Looking up a word in a legal dictionary is the first thing that springs to mind when considering legal translations.
Unfortunately, it is not that easy.
There are a number of legal dictionaries in English and Dutch, but they do not alwyas fit the bill.
Sometimes a word is not to be found or the dictionary is 'one way' only.
Furthermore, it is not always clear what the starting point of the dictionary has been: which considerations underlie the solutions found?
Whatever source a legal translator consults, he/she will always have to double-check it.
This may entail looking into a single language dictionary or ocnsulting a legal handbook on the subject.
Keyword here is law comparison.
The translator will have to look for a term in the in the target language that has the same meaning.
This requires knowledge of both legal systems. And this is pre-eminently the work cof a lawyer/translator.
The starting point however, remains the original which gives a description of a legal situation governed by by a certain law system.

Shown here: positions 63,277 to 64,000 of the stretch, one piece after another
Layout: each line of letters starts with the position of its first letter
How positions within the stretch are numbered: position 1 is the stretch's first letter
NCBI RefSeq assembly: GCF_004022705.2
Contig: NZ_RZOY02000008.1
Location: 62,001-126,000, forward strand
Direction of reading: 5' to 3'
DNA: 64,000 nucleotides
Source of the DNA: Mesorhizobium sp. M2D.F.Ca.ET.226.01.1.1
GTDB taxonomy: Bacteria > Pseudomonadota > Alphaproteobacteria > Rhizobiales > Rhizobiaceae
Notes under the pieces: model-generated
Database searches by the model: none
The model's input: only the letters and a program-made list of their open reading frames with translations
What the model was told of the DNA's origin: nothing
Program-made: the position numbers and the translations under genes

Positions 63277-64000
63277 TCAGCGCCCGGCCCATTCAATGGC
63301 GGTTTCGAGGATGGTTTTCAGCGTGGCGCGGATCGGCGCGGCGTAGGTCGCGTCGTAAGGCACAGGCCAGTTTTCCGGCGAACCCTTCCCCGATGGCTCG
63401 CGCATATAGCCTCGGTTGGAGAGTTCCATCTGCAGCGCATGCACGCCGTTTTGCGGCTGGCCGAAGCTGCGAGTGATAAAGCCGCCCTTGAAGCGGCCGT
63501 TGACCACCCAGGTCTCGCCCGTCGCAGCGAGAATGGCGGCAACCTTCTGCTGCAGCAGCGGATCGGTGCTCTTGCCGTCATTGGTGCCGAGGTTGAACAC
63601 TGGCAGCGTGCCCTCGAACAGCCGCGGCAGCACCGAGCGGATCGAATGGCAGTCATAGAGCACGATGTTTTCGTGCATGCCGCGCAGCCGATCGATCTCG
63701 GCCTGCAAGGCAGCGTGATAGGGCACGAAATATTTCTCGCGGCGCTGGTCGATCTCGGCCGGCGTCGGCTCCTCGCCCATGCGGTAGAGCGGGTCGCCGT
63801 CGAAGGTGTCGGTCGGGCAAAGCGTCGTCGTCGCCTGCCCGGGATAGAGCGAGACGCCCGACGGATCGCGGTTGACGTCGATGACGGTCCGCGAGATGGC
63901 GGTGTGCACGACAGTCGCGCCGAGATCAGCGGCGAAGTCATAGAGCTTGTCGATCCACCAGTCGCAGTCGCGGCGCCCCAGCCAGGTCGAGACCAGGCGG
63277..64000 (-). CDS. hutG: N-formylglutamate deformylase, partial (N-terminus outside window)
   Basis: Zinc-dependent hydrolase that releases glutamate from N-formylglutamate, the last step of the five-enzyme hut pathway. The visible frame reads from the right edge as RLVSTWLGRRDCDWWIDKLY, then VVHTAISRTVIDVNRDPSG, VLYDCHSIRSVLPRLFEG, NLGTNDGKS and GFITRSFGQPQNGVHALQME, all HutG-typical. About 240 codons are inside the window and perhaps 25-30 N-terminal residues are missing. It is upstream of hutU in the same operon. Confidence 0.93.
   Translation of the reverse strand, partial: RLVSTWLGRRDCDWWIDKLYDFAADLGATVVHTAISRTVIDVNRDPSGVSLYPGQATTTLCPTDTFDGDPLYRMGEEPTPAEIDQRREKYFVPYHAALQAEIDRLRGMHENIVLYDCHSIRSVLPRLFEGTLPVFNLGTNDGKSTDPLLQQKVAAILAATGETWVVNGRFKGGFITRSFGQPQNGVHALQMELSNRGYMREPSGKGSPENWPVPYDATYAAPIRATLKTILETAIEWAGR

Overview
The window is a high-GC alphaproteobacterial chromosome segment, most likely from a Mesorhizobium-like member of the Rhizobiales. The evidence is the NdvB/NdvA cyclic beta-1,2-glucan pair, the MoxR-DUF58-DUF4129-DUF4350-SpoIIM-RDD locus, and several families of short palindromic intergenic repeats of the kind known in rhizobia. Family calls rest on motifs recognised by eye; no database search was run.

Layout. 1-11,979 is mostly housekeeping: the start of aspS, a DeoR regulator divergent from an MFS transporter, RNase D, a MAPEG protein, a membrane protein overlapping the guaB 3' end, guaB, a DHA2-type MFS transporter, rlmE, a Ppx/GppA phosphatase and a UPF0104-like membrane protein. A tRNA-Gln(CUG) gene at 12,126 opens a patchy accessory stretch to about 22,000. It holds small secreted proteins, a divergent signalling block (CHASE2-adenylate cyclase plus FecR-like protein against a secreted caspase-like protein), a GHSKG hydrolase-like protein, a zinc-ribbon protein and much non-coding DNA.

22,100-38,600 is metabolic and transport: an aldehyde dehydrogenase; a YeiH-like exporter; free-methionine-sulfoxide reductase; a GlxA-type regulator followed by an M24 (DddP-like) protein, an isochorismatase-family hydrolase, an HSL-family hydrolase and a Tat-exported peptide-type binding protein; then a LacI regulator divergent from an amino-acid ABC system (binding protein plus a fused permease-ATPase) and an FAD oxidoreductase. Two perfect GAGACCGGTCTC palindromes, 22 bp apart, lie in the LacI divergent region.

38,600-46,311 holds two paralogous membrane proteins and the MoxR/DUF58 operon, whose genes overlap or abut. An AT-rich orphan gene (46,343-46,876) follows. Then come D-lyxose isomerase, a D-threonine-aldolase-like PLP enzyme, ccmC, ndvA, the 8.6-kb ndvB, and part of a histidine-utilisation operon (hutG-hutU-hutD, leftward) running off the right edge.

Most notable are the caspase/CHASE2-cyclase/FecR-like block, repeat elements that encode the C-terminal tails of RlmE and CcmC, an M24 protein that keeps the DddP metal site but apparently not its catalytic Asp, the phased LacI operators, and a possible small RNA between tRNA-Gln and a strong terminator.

So a translation of a contract subject to Dutch law cannot use common law terms arbitrarily if they do not convey the meaning of the original.
An example of this is toerekenbare tekortkoming, which cannot be translated as breach of contract, given the specific meaning of this concept in Dutch law.
Sometimes it is better to give a more literal translation such as attributable non-performance as this is a correct reflection of the Dutch law concept.
Breach of contract can then be used as a translaton of wanprestatie.
This method is also the starting point of Introduction into legal English for Dutch students, a book recently published by Kluwer.
The book was written by Antoinette Dop, lawyer linguist and owner of AD lexis.
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Description of the method of a lawyer/translator
To gain an idea of how a legal translator works, here is an article (in Dutch) giving a description of the law comparitive method. It was written by Antoinette Dop, founder of AD Lexis and published in the Linguaan, a professional journal published by the NGTV, the professional organisation for interpreters and translators in the Netherlands.
"it was only when I read your translation that I understood what the text was all about!", reaction of a client after reading a translation half of which was completed by AD lexis.